He tolerated the operation well without complications. Postoperatively, he experienced swift recovery of neurological function and resolution of thrombocytopenia. On postoperative day 1, he was following commands and ambulating. By postoperative day 7, he exhibited near-complete neurological and hematological recovery. His marked recovery supported the assertion that his decline was related to a paraneoplastic syndrome from his hematological malignancy. Histopathology of the splenic mass confirmed DLBCL.

This patient course highlights two important phenomena in the progression of lymphoproliferative disorders. First, Richter’s syndrome is a broad term describing transformation of low-grade lymphoproliferative disorders to more aggressive lymphomas, the most common being CLL to DLBCL (figure 3). Richter’s transformation is multifactorial, associated with genetic aberrations, immunosuppression, and certain therapies used in the treatment of CLL, namely purine analogs and alkylating agents. When such transformation takes place, patients may rapidly decline, especially in cases of clonal expansion from the primary malignancy with early signs of disease, manifesting as lymphadenopathy, extranodal spread, or multiorgan failure. Second, the initial presentation of this patient was a rapid neurological decline—a paraneoplastic syndrome indicative of specific targeting of the central nervous system (CNS). Paraneoplastic syndromes of the CNS have previously been described in cases of aggressive lymphomas, notably DLBCL, where patients develop neuropathies and cerebellar degeneration due to overproduction of cytokines or antibodies, produced by malignant B cells, targeting CNS antigens. Paraneoplastic syndromes are exceedingly rare, with <1% incidence in solid tumors and even less frequent in lymphoma. Interestingly, the extranodal tumor burden in this patient was directly related to the severity of the paraneoplastic syndrome, with resection resulting in rapid resolution.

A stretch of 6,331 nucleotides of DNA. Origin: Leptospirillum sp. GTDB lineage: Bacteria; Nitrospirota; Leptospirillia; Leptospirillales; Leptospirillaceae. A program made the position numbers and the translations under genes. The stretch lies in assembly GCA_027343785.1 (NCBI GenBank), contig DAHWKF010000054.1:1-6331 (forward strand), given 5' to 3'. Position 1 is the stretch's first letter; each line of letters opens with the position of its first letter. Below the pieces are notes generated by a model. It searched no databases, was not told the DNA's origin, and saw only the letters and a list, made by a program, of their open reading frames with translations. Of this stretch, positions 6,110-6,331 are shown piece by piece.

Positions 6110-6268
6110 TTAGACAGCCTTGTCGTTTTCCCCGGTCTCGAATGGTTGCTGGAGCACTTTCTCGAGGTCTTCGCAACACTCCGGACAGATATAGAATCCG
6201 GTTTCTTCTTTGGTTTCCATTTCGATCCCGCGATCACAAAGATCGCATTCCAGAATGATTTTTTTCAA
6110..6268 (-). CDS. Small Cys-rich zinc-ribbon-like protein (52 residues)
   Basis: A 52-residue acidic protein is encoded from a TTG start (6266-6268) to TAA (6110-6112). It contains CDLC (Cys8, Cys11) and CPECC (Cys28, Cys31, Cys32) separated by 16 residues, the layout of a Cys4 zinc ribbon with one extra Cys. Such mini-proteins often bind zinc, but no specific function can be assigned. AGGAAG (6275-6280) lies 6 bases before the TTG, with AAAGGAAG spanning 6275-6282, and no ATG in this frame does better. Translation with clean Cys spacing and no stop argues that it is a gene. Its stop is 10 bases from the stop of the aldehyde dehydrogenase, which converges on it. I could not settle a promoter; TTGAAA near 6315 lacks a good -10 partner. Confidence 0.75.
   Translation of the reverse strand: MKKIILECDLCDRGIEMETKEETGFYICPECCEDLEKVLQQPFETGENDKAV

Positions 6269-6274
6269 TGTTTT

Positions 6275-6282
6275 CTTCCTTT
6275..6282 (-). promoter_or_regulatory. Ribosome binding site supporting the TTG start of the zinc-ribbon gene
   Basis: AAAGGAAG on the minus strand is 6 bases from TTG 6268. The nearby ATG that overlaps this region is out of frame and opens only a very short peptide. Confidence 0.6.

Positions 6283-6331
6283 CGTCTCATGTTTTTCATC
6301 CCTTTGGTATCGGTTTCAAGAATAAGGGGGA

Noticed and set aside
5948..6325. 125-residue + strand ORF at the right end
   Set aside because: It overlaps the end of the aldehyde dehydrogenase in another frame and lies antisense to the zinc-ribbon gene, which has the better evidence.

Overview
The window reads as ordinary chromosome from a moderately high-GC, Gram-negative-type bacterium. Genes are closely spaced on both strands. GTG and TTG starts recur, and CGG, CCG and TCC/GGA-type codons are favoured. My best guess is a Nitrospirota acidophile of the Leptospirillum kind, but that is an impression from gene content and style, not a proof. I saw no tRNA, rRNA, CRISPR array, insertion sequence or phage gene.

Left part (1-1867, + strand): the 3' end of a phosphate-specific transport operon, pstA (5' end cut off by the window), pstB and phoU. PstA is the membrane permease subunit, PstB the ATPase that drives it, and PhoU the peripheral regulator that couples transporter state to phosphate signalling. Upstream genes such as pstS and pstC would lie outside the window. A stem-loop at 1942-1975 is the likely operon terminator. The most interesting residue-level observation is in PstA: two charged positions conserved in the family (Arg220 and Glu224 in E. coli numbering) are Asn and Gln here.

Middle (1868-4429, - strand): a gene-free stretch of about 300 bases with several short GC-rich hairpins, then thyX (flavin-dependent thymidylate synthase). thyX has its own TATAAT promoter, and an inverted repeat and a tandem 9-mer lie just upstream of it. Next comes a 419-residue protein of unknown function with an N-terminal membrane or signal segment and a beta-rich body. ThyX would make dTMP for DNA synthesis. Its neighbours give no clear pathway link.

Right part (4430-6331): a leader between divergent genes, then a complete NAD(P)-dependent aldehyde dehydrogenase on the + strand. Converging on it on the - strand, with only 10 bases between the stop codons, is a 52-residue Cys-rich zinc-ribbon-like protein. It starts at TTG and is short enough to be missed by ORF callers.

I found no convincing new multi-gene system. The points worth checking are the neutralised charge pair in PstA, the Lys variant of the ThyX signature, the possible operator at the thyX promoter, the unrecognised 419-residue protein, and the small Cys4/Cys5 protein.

Figure 3

Natural history of Richter’s transformation from chronic lymphocytic leukemia (CLL) to diffuse large B cell lymphoma (DLBCL).

Unless there is a mechanical complication associated with lymphoma, such as an obstruction or perforation, surgical resection is not the treatment of choice. Instead, chemotherapy is the optimal treatment for this otherwise systemic disease. However, in this case, there was a single focus of malignancy that could be resected without undue morbidity. His mental status then improved to the point that he could begin definitive treatment with chemotherapy. This case further highlights the importance of a multidisciplinary management of complex oncological cases with atypical presentations.

Ethics statements

Patient consent for publication

Footnotes

  • Contributors HM and DGS were responsible for literature and case review, article drafting, and article revisions. RRN was responsible for project conception, case review, and article revisions. DWB was responsible for case review and article revisions. DD was responsible for project conception, case review, and article revisions. All authors approve of the final article version.

  • Funding The authors have not declared a specific grant for this research from any funding agency in the public, commercial or not-for-profit sectors.

  • Competing interests None declared.

  • Provenance and peer review Not commissioned; internally peer reviewed.